“But if we don’t have the presidency, if we don’t have the federal government aligned around these issues, if we’re not insisting that the White House be a force for equity, then I don’t think we’re ever going to get there.”
South Bend experience
Two African-American women spotlighted their own South Bend experiences. Arielle Brandy, 29, the campaign’s Indiana state director, spoke to me about the mayor’s leadership on creating generational wealth and strong leaders in the community. When she became involved in Indiana politics, she said, “Anytime I needed resources, he was always my first contact.”
It was the first time as a campaign surrogate for Janet Evelyn, a consultant, project manager and coach. She said she first met Buttigieg after she moved to South Bend several years ago as campus president of the local community college. Though Evelyn had to wait for a face-to-face until Buttigieg returned from active duty, when they met, she said he asked, “How are they treating you in South Bend?” Two weeks later she was in the mayor’s office. She said he brought monthly meetings of his staff to the college and spoke with students and parents. Evelyn, who served on the city’s diversity task force and the My Brother’s Keeper board, said the mayor is “genuine, humble and knows the issues,” adding that she would urge black voters, “Please, just listen to his message.”
That may be complicated because of information leaked — not from his campaign, it says — that black voters, particularly if they are older, socially conservative and Southern, may not be as welcoming to a gay candidate. In the ensuing reaction and backlash, some black voters with many questions about Buttigieg’s experience and candidacy wondered if incomplete information from a very small focus group would be used to blame low poll numbers on the perceived prejudices of an entire group, and build a divisive narrative.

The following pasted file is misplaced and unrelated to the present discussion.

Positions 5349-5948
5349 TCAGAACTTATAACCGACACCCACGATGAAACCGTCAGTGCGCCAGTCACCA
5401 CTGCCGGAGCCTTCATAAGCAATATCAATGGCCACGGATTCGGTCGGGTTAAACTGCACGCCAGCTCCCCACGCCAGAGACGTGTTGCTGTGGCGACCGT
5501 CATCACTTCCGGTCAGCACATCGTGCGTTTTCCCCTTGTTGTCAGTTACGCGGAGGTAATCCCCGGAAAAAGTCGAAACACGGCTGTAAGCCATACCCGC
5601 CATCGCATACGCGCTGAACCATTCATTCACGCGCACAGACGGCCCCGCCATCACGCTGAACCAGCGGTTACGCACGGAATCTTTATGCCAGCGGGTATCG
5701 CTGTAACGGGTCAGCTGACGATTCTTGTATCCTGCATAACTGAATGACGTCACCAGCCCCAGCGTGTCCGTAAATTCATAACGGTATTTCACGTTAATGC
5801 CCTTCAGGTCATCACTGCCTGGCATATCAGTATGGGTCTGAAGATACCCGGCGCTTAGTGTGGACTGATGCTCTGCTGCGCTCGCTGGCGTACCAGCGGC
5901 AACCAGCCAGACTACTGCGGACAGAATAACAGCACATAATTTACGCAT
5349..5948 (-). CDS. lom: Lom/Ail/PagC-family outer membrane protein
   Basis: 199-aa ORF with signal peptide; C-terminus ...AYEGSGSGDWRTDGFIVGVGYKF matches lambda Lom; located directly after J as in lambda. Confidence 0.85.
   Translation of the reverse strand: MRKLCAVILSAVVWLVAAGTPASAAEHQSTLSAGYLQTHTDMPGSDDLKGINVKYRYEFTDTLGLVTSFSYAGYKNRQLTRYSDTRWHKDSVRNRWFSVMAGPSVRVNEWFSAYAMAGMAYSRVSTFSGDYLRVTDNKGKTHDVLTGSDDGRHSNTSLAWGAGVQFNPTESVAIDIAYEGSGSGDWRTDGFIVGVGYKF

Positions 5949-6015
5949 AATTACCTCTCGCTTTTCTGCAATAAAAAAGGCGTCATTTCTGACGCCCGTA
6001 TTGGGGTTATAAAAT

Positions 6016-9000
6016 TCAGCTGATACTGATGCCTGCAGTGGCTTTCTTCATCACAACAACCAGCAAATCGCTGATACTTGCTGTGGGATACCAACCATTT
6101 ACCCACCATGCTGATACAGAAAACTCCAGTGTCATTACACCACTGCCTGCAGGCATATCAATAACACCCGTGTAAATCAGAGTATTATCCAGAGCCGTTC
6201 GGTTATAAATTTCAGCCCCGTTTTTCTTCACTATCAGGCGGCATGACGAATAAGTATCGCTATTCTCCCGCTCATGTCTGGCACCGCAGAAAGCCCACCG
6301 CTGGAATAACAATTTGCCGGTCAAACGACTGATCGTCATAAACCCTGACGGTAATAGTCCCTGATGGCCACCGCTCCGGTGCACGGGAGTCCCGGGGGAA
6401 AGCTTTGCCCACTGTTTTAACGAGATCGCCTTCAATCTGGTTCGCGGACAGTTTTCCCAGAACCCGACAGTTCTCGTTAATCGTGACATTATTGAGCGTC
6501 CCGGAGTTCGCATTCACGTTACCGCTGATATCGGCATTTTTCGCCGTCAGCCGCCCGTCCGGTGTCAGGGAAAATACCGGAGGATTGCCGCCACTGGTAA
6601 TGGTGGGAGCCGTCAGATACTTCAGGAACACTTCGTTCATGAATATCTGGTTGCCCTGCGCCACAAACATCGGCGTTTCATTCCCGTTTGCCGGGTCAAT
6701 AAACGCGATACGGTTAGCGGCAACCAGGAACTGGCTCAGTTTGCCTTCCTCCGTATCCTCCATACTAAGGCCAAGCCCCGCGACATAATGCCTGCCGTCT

“I think honestly anyone who’s been — and I’m not trying to say there’s an equivalency here because everybody’s experience is different — but I think anybody’s who’s been on the wrong end of a pattern of exclusion can find a lot of solidarity right now,” Buttigieg said.
“And so even though some of the traditional political advice would say not to do this, it’s actually part of my outreach, too, making sure black voters know where I come from and my story. Not because my experience lets me know exactly what it is like to be black in America, but because I know what it’s like to have my rights come up for debate, and I know what it’s like to wonder if I will be denied opportunities because of who I am, and because I know that I have rights that came not only because of the activism of people like me but because of the alliance of people not like me.”
In South Carolina, where voters of all races take their politics and early-primary status seriously, people are listening, even if they have not quite made up their minds. On Sunday, that included building owner Antonio Barnes, who advised Buttigieg to “show his face” and “be present.”
Retired librarian Mary Sanders, 63, has seen changes in her Rock Hill and fears the folks she half-jokingly called “relics” are being forgotten amid gentrification. Her concerns include health care costs and opportunities for those on a fixed income.
So far, Sanders, who is African American, said she has attended events featuring Biden and Sens. Kamala Harris and Cory Booker. She sat right up front to hear what Buttigieg had to say, to be “aware of what’s going on in the community.”
“I’m just looking around,” she said, and smiled.
Mary C. Curtis has worked at The New York Times, The Baltimore Sun, The Charlotte Observer, as national correspondent for Politics Daily, and is a senior facilitator with The OpEd Project. Follow her on Twitter @mcurtisnc3.
IMAGE: Pete Buttigieg, mayor of South Bend, Indiana, and Democratic presidential candidate in Charleston, South Carolina.